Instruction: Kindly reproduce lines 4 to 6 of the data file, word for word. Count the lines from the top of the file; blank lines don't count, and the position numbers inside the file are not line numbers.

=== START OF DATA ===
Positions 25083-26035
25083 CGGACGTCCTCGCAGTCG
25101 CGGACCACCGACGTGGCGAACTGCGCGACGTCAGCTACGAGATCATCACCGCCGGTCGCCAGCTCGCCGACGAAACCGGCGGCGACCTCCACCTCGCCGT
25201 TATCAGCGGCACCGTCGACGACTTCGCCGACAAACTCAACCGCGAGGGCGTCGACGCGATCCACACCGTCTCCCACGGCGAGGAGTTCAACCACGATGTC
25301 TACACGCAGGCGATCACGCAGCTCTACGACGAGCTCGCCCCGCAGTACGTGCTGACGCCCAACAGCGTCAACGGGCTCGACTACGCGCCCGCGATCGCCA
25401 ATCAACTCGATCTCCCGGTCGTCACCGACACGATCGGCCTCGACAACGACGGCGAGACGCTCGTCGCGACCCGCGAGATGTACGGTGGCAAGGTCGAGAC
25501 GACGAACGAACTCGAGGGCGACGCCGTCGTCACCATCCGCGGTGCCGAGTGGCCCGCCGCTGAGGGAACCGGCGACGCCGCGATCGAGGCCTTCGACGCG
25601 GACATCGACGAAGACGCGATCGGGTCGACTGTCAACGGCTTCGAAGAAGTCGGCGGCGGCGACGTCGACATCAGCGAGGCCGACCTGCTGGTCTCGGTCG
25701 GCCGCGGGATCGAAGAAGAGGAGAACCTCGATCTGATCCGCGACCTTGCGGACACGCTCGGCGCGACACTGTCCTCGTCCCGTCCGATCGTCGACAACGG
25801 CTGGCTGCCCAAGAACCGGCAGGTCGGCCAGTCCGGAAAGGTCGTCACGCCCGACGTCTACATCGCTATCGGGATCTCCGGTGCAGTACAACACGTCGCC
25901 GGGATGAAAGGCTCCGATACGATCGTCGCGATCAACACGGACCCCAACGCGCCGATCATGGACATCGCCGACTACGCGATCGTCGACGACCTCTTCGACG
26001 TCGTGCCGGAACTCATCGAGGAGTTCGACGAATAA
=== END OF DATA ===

25201 TATCAGCGGCACCGTCGACGACTTCGCCGACAAACTCAACCGCGAGGGCGTCGACGCGATCCACACCGTCTCCCACGGCGAGGAGTTCAACCACGATGTC
25301 TACACGCAGGCGATCACGCAGCTCTACGACGAGCTCGCCCCGCAGTACGTGCTGACGCCCAACAGCGTCAACGGGCTCGACTACGCGCCCGCGATCGCCA
25401 ATCAACTCGATCTCCCGGTCGTCACCGACACGATCGGCCTCGACAACGACGGCGAGACGCTCGTCGCGACCCGCGAGATGTACGGTGGCAAGGTCGAGAC